Does it have to be a nightmare? Can something redemptive come out of it? I’m so pleased that novels of this philosophical richness are still being published for children, and that they are being written by novelists as skilful and wise as Kirsty Applebaum.

The Middler and TrooFriend are both published by Nosy Crow. While you’re isolating in your own dystopian adventure, you can purchase a copy from the publisher’s website, from good old Waterstones online, or (if you’re very lucky) your local bookseller. Just don’t buy from a robot: you don’t want the world that comes with that.

Ordinary Jack, by Helen Cresswell

There probably should have been a rule about people like Helen Cresswell. In the golden days of children’s literature, she was responsible for some of its most memorable titles: Lizzie Dripping, A Gift from Winklesea, and the Bagthorpe saga, of which Ordinary Jack is the first title. She was a strong, if mostly unacknowledged, influence on children’s television, making beloved adaptations of Five Children & It and The Demon Headmaster, and authoring The Secret World of Polly Flint and Moondial. (I’m pretty sure Moondial was a formative TV experience: the very thought of a National Trust property sends shivers down my spine to this day.)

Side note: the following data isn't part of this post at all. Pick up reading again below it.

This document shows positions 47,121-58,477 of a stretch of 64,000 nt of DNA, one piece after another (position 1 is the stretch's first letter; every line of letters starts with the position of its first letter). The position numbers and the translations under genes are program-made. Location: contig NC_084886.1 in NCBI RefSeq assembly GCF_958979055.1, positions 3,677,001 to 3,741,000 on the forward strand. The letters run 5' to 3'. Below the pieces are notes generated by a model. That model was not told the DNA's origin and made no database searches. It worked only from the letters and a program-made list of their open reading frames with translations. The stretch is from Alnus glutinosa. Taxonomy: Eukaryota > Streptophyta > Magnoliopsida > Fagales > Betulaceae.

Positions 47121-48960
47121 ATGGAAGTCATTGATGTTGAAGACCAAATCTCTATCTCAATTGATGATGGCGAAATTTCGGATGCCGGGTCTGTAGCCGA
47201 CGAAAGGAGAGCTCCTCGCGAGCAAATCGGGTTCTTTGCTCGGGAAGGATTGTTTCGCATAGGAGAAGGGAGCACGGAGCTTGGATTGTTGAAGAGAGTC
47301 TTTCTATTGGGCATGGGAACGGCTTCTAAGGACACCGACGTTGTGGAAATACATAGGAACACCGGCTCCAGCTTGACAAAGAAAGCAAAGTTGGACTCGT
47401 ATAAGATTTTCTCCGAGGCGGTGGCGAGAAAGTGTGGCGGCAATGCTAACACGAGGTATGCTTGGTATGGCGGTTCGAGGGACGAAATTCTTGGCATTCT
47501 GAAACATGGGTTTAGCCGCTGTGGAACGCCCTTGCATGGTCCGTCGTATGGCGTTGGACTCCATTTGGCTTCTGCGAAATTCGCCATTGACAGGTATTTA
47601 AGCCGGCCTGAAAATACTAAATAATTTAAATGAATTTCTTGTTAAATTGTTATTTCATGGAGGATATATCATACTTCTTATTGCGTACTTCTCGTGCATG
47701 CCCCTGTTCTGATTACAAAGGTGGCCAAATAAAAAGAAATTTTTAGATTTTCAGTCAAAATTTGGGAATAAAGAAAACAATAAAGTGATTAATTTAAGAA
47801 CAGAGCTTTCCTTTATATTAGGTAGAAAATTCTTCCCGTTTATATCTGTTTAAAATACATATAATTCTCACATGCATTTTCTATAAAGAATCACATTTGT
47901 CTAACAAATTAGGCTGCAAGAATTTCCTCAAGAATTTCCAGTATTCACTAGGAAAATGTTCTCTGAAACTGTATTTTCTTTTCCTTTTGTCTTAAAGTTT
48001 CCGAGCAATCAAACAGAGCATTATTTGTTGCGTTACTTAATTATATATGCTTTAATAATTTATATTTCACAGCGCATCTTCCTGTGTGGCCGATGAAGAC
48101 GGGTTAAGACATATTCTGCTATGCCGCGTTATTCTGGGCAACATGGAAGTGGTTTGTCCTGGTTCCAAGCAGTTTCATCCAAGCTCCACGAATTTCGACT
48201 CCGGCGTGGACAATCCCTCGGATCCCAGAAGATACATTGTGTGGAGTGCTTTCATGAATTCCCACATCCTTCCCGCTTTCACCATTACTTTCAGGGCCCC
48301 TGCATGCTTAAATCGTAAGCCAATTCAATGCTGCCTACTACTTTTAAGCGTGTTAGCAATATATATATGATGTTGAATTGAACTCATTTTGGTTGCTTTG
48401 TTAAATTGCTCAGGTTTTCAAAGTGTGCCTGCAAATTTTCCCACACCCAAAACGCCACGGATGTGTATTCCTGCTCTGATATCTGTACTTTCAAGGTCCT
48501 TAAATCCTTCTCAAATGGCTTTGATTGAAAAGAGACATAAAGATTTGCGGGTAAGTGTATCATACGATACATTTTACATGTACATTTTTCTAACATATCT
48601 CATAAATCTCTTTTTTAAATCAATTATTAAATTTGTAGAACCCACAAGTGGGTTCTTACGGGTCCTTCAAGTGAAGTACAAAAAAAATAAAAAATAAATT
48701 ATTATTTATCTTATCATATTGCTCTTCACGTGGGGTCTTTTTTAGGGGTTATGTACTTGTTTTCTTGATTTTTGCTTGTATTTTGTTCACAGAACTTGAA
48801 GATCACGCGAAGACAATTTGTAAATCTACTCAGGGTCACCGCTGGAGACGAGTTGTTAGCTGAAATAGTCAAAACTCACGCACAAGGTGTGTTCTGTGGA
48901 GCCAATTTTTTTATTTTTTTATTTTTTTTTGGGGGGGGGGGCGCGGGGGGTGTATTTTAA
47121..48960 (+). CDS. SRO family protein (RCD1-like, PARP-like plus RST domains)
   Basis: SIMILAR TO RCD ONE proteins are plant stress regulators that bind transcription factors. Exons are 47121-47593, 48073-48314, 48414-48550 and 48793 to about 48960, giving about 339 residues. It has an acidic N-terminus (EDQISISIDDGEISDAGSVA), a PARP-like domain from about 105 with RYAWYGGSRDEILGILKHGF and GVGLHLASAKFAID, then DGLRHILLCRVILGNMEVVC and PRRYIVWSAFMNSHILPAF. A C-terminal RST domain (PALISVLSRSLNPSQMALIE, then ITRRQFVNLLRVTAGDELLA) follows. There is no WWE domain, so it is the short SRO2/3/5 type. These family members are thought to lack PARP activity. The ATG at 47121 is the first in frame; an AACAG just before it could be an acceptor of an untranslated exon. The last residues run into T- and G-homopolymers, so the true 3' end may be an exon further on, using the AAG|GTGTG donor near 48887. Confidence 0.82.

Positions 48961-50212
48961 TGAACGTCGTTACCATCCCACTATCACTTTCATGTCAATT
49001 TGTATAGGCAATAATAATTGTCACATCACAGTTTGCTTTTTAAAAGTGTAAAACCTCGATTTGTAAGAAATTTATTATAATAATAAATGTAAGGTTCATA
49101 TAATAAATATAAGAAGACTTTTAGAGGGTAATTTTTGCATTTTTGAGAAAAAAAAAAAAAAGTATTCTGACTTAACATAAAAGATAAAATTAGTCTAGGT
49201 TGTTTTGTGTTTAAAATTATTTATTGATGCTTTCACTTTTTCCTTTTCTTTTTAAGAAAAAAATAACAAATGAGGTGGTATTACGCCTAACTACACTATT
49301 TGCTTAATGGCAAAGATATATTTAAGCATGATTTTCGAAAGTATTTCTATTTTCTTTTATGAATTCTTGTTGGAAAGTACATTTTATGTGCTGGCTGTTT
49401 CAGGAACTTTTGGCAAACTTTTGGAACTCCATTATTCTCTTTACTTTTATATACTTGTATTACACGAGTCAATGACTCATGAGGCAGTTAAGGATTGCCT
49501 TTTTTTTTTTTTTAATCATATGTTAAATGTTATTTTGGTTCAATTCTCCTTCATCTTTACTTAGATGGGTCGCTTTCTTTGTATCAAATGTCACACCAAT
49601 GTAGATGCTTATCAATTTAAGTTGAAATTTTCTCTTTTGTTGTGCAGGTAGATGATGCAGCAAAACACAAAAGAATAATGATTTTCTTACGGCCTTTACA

Thankfully, there is no legal prohibition (not even a by-law) against a writer producing a string of classics like this. Without being ubiquitous (no single writer could be said to dominate these decades, thank goodness), Cresswell’s work seems to typify that era: intelligent stories with big ideas and a dreamlike atmosphere in which anything might happen. She never actually won the Carnegie award, but was a runner-up with four wonderful, distinctly different novels: the historical, culinary, family comedy The Piemakers; the sweetly melancholic time-slip fantasy (with, again, a family at its heart) Up the Pier; the poetic, elusive The Nightwatchmen; the funny and unpredictable The Bongleweed. Her own favourite was seemingly The Winter of the Birds, which is almost woozily surreal, and perhaps the least categorizable of the lot – and there are lots. She was prolific, but outside her series, no two books are quite the same.